Failed Fusion Surgery


Failed Fusion Surgery ELDF Outcomes

Purpose of the study:

The study the clinical outcome and morbidity following the use of Endoscopic Lumbar Decompression and Foraminoplasty in the treatment of patients with continuing lifestyle degradation caused by back pain following lumbar fusion for chronic lumbar Spondylosis offers the opportunity to examine the importance of treating structures in the foramen with the role of the disc and intervertebral movement removed.

Materials & Methods:

This prospective study involved “day case” Endoscopic Lumbar Decompression and Foraminoplasty performed on 37 males, and 28 females with an average age of 53 years (42-81 years) and reviewed at 12, 24 and 48 months. The average preoperative duration of symptoms was 9.2 years (5 -27 years) and had undergone 1 – 7 previous open operations. 10 patients had undergone a caged ALIF, 16 an ALIF and instrumented PLIF, 20 an instrumented PLIF with intervertebral caging or mesh, 12 PLIF alone & 7 postero-lateral bone grafting. Further open surgery had been deemed unlikely to be of benefit. 30 had had a single level fusion.
A 50% reduction in back AND leg symptoms and a doubling in Oswestry Disability Index was deemed the threshold for a “clinically successful response”


Concordant symptoms were produced by spinal probing & discography at a non operated level in 13 patients. A clinically successful response was recorded in 56 (85%) at year 1, 50 (78%) at year 2 and 45 (70%) at year 3. 1 patient evidenced deterioration arising from symptoms at an adjacent level in year 2 and 3 in year 3. The mean pre-operative pain score was 8.6 (SD:1.4). Cohort integrity at the 3 year review was 60 (92%) and included 2 deaths. By year 3, 3 ELDs were revised at the same level, 3 at a level adjacent to the fusion and 3 within original fusion. Clinically 4 patients exhibited adjacent level symptoms impairing the outcome. There were no post-operative infections. 7 patients had a flare of symptoms lasting 3 – 8 weeks manifest as backpain and 4 had a transient parasthesiae (pins and needles) lasting up to 12 weeks. 1 patient required early same level revision for causalgic symptoms which were relieved.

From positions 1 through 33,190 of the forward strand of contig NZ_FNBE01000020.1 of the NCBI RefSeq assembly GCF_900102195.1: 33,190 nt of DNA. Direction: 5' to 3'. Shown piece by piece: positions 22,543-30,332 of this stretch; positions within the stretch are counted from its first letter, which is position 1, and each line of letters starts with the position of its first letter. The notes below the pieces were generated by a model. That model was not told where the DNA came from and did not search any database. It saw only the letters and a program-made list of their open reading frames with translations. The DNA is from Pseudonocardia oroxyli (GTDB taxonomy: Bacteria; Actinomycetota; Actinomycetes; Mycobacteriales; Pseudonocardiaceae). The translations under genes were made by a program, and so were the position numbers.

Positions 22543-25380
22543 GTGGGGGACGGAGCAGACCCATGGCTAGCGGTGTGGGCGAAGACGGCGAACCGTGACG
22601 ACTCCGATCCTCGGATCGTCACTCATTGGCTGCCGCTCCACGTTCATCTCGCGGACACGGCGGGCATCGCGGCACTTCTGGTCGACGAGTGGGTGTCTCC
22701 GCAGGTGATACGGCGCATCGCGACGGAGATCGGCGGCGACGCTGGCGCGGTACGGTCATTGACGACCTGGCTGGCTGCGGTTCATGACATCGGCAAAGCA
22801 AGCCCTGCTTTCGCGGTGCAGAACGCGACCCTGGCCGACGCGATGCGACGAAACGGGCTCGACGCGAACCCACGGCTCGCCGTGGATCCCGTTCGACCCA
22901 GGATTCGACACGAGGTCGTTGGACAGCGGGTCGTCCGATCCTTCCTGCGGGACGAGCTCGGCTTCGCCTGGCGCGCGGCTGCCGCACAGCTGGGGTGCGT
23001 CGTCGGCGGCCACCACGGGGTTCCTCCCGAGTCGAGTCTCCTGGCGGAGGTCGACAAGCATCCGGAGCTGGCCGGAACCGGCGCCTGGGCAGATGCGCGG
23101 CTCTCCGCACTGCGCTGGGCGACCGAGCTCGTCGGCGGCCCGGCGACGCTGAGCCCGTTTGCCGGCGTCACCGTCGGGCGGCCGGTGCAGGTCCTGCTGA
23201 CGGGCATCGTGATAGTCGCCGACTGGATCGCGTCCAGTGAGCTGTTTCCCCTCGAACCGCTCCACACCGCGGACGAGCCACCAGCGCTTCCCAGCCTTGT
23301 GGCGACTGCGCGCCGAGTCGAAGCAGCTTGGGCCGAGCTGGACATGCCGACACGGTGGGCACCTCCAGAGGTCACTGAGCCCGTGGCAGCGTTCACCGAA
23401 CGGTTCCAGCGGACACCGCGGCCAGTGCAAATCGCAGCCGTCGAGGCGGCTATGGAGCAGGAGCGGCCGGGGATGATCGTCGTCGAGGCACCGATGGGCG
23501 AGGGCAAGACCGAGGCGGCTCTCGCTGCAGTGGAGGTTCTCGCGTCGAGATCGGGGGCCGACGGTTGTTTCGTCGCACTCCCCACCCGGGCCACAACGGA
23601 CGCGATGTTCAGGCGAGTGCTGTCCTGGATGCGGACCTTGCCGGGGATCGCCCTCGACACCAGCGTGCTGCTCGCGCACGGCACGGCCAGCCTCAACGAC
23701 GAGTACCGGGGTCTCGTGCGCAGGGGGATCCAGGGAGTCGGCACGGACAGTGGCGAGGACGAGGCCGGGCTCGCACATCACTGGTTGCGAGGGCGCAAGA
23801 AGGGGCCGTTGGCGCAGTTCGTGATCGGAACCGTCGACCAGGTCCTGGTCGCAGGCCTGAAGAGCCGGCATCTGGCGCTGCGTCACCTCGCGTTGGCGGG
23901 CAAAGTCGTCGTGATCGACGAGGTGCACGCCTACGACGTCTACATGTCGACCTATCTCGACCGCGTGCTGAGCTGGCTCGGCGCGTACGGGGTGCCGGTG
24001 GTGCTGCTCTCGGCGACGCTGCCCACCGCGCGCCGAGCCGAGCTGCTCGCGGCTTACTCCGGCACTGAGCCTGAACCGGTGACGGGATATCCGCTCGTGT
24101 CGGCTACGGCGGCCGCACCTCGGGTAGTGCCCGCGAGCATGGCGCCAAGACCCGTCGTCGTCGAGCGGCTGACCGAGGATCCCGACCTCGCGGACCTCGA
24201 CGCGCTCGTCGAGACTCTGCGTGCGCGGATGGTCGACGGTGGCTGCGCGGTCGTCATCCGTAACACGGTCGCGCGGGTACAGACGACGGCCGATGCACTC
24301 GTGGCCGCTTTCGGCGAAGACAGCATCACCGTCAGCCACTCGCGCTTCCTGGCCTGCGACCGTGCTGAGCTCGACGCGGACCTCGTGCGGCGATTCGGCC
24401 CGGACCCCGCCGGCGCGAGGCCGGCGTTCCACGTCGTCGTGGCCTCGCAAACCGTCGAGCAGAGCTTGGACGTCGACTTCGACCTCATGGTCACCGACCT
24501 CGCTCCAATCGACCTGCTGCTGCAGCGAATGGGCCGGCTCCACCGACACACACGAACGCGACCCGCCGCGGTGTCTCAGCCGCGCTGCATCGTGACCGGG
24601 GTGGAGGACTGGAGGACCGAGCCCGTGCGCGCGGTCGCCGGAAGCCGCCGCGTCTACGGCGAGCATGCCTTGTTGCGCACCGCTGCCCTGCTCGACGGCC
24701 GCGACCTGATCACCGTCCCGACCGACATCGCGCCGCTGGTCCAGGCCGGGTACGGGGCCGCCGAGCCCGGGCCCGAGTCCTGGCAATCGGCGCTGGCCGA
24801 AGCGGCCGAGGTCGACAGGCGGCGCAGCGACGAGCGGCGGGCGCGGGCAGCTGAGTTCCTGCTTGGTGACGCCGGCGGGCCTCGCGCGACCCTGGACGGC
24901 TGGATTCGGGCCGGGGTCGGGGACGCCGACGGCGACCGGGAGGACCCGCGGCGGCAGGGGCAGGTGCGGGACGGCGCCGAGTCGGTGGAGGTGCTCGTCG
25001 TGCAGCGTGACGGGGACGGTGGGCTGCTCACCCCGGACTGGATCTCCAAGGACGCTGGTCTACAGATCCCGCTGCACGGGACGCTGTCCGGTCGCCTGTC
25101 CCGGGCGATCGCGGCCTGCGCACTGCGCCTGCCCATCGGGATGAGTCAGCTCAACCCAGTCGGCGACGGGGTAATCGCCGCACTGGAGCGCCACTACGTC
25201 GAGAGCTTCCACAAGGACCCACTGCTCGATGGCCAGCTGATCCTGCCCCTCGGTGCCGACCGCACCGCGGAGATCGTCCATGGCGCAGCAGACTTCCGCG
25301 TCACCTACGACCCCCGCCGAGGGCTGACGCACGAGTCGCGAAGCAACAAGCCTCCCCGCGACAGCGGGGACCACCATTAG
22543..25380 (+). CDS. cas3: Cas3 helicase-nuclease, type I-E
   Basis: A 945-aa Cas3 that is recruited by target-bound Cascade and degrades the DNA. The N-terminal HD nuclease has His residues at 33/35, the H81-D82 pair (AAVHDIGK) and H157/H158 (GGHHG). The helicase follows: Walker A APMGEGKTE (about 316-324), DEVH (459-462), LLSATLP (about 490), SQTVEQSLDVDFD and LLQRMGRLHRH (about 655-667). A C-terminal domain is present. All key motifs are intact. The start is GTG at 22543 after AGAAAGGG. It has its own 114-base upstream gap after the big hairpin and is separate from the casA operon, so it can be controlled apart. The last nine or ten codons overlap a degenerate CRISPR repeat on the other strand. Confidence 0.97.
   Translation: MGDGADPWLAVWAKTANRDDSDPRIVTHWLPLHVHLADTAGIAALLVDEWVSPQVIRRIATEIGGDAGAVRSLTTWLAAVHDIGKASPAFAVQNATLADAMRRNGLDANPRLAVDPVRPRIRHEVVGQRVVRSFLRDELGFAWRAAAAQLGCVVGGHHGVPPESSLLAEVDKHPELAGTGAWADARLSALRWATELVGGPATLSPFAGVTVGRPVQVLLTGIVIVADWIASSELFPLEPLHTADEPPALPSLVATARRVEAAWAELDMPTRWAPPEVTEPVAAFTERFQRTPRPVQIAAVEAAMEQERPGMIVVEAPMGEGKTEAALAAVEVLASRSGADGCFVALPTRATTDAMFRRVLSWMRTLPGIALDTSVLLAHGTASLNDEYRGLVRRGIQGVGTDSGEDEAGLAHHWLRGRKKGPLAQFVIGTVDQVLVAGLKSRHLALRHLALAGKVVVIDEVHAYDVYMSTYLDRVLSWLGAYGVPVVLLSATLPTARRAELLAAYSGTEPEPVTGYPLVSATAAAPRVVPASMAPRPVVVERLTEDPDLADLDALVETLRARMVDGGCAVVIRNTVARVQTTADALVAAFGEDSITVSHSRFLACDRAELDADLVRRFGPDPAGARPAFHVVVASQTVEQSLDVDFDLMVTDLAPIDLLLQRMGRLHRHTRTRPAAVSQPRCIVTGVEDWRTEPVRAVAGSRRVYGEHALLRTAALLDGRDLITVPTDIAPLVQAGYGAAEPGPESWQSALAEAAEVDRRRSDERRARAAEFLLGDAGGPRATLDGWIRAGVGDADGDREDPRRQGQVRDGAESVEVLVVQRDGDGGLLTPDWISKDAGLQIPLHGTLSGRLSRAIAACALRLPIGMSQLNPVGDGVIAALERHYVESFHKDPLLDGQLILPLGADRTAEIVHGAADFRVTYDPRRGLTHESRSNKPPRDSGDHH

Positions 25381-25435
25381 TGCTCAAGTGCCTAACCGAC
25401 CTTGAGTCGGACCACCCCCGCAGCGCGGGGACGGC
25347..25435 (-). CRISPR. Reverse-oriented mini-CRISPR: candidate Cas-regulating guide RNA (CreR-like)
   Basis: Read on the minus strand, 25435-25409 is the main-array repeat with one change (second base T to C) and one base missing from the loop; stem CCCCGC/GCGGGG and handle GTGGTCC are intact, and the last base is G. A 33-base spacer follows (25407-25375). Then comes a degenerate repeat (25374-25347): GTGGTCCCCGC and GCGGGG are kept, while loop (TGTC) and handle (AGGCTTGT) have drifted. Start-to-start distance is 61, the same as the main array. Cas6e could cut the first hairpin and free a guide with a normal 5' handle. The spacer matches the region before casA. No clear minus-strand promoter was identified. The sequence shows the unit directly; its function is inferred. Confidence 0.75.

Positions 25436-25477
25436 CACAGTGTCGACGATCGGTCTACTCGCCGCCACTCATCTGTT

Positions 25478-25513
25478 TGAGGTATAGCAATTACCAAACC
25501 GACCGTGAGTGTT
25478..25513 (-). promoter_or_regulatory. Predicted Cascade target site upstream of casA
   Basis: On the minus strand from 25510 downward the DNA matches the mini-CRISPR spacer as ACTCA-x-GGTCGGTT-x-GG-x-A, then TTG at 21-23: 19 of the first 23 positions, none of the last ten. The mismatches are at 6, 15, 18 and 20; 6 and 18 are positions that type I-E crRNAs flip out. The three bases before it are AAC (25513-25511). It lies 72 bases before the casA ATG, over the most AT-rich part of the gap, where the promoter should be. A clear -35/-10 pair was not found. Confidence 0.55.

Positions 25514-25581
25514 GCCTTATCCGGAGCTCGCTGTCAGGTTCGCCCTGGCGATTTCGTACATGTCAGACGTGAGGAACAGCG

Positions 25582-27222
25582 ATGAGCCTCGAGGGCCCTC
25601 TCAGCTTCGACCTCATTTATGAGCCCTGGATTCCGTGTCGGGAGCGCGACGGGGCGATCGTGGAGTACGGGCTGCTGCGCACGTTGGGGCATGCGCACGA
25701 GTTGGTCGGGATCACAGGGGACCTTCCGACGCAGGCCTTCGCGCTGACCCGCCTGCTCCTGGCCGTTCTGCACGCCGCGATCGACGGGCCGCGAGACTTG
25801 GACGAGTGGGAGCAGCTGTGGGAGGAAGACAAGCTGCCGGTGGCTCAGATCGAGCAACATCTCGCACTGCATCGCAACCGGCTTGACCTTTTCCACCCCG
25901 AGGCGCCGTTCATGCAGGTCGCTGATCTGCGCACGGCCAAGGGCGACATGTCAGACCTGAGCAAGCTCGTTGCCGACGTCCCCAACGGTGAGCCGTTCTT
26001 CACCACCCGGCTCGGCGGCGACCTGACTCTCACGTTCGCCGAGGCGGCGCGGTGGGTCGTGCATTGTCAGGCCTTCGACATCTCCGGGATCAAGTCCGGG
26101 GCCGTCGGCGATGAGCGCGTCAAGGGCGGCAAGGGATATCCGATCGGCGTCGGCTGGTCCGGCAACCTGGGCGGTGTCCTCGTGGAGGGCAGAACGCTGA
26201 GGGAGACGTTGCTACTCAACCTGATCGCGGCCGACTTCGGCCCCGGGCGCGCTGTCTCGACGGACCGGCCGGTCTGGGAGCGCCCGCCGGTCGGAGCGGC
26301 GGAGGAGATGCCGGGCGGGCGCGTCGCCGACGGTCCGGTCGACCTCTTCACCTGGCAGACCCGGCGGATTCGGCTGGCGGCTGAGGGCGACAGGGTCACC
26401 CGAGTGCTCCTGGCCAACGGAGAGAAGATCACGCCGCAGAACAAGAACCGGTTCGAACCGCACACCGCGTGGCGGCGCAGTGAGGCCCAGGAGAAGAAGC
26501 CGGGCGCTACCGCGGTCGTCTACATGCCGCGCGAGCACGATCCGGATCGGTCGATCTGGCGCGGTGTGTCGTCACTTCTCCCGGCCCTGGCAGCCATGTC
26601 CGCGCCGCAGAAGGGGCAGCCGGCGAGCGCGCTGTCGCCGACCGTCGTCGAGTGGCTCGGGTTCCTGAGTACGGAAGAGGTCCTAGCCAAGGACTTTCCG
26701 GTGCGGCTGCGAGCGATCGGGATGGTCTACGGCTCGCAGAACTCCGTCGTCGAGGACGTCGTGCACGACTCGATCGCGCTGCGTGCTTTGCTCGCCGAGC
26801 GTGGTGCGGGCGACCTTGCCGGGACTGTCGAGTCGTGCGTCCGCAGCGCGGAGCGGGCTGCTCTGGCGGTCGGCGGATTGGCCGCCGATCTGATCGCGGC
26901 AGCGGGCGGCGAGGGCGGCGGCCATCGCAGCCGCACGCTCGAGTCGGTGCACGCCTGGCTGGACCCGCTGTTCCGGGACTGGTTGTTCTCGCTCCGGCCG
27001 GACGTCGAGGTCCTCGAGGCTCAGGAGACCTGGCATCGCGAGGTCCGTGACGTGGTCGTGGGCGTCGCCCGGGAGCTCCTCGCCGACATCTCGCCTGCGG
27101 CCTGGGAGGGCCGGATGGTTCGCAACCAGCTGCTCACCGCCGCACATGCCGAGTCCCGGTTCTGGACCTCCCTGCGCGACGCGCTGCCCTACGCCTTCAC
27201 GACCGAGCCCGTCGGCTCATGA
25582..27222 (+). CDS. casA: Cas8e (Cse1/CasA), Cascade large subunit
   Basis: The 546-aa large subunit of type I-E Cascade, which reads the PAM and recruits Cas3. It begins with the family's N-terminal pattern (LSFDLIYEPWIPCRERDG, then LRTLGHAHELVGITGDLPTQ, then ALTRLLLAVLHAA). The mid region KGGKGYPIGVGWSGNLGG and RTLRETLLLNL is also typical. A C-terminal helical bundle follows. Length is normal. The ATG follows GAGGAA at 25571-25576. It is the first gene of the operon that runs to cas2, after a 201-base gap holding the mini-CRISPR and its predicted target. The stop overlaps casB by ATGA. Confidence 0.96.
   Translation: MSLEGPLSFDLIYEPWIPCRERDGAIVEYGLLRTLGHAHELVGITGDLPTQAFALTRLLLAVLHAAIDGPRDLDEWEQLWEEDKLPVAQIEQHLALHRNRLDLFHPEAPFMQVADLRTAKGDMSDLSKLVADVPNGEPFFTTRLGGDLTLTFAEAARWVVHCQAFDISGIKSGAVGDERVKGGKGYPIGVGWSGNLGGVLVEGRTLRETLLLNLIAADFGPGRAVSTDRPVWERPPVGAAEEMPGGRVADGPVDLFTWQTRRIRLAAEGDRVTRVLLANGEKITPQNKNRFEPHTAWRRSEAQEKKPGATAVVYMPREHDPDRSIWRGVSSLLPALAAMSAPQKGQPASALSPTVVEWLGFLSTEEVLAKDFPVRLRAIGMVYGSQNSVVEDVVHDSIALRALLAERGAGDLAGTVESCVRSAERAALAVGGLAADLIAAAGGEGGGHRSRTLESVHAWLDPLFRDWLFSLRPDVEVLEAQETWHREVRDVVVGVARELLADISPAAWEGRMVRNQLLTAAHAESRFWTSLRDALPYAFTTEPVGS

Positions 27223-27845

The causal pain source involved tethering of the nerve to the disc wall, shoulder or facet joint osteophytes, superior foraminal ligament or impingement by disc wall aggravated by implant positioning or malplacement of pedicle screws.


Aware state surgery allows the definition of post fusion pain sources. Transforaminal endoscopic Foraminoplasty and decompression allows many patients deemed inoperable to be offered amelioration over a sustained period. Where the role of adjacent deterioration is excluded the benefit afforded by the procedure was 81% at year 3. The benefit occasioned demonstrates the importance of foraminal extradiscal pathology in the causation of axial and referred pain and highlights the opportunity to focus upon foraminal sources and limit surgical collateral damage and the need for a paradigm shift in treatment to Minimal Invasive Spine Surgery.